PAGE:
Officials in Sioux City, Iowa have given final approval to an amendment to the city’s pit bull ban which was passed in 2008. The council voted 5-0 on Monday in favor of allowing approved animal rescue groups to bring pit bull-type dogs into Sioux City for adoption events and veterinary care.
Noah’s Hope, the rescue organization that asked the council to consider the exemption, has no plans to keep pit bulls within city limits. Rather, the move is an effort to help adoptable dogs get more exposure via outreach and adoption events where they can interact with the public and, hopefully, find new homes.
Currently, dogs that meet the description of “pit bull” stay in rescue or foster care for extended periods of time simply because they get little to no exposure to people looking to add canine companions to their families. I can tell you from personal experience, dogs housed in rescues that are located in rural areas have much less exposure to potential adopters and, therefore, can stay in foster care for months on end. To compound the matter, several communities around Sioux City ban or regulate the ownership of pit bulls, making adoption for highly adoptable dogs even more difficult.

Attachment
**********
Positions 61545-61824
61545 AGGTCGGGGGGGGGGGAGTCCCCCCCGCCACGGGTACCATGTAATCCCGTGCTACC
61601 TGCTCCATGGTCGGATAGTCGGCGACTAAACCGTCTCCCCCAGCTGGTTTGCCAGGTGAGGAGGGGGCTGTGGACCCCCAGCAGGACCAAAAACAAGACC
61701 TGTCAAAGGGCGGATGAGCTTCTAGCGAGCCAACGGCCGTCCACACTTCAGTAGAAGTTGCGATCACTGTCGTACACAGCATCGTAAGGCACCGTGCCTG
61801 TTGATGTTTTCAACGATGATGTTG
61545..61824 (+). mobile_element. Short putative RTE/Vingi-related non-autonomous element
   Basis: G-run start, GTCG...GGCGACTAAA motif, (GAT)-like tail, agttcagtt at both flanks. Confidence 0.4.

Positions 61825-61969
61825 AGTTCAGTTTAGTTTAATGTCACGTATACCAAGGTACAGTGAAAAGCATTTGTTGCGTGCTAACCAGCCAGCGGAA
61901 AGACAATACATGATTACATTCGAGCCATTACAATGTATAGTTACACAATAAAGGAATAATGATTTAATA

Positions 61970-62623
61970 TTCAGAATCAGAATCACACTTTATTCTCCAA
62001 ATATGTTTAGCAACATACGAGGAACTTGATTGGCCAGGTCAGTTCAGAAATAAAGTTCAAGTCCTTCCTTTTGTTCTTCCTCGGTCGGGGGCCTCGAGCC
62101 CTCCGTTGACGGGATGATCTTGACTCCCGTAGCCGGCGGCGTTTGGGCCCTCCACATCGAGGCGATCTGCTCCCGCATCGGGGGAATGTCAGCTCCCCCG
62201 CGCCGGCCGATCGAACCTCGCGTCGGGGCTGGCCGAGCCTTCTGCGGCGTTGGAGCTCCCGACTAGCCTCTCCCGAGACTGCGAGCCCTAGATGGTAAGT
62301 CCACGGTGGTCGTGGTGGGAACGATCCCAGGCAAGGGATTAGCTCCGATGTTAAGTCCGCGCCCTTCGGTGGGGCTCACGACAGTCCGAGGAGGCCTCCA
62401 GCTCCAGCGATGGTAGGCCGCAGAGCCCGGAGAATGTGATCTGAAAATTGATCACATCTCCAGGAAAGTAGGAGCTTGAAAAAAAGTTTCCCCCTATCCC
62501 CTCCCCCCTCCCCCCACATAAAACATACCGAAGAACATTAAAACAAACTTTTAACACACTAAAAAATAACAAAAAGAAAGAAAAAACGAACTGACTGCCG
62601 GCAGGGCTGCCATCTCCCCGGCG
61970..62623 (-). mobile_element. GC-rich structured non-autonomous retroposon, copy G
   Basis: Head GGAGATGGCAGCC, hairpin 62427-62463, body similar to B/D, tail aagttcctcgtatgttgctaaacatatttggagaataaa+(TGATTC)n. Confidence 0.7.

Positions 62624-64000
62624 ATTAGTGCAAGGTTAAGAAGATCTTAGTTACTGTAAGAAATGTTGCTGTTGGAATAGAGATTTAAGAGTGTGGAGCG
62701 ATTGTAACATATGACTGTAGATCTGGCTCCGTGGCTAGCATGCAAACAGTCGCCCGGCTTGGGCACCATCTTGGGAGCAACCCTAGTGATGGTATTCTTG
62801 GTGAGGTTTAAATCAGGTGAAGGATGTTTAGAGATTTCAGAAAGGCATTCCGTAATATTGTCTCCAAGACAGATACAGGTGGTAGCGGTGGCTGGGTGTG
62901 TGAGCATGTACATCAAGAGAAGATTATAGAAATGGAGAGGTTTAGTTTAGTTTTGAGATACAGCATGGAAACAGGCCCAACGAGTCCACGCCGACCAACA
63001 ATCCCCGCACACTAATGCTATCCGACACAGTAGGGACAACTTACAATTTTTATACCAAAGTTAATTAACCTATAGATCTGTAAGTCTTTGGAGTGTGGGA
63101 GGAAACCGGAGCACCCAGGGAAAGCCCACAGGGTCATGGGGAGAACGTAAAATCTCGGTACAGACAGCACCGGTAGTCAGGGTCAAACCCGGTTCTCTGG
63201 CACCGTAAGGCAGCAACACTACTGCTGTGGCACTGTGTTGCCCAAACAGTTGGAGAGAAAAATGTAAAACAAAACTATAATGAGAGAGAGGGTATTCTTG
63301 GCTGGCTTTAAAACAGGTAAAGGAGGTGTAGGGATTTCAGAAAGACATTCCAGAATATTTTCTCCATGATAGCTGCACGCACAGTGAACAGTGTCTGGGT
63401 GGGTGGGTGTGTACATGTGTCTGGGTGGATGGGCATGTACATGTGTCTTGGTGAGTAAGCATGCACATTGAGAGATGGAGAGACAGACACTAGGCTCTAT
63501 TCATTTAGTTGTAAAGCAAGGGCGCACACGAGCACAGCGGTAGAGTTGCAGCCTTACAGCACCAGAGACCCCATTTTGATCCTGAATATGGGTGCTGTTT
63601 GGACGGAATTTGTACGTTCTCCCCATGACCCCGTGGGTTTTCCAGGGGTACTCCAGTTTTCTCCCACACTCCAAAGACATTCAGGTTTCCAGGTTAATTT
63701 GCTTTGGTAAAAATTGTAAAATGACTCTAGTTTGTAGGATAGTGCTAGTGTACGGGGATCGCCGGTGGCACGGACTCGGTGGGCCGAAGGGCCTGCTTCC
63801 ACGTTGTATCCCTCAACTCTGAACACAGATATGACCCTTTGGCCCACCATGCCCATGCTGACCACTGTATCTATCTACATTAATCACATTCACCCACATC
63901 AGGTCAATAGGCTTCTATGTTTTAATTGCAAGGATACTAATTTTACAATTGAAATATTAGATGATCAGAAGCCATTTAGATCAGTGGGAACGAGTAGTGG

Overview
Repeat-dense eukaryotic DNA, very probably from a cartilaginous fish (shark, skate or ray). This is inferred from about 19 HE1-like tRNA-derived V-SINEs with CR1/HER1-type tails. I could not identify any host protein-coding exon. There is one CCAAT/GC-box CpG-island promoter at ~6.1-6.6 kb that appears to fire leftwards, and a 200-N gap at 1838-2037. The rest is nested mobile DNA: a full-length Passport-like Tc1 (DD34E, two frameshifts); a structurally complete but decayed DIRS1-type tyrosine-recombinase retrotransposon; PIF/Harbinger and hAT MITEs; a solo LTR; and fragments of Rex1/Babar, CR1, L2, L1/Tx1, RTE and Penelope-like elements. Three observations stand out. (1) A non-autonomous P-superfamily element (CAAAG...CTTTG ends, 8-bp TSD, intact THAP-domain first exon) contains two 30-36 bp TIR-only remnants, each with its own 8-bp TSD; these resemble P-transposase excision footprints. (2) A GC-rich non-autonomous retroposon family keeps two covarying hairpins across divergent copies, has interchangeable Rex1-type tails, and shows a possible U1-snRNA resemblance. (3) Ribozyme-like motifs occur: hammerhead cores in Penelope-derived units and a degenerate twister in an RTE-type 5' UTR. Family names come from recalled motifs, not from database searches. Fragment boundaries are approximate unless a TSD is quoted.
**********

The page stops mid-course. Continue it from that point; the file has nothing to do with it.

City staff said they will only grant exemptions to agencies on an as-needed basis, and the amendment allows the city manager to set written terms with each rescue organization, which can be revoked if the terms of the agreement are broken.
In response to the very few concerns raised about the proposal, Councilwoman Rhonda Capron made it clear the move is to give adoptable dogs a “new lease on life,” and did not represent a step to reverse the city’s ban.
Of course, we’d all love to see Sioux City repeal its discriminatory ordinance, and I know we have advocates there who will never stop trying to bring positive change. For now, though, I’m happy to hear that rescue dogs that previously had very limited opportunities to find new forever homes now have a door of hope opened for them.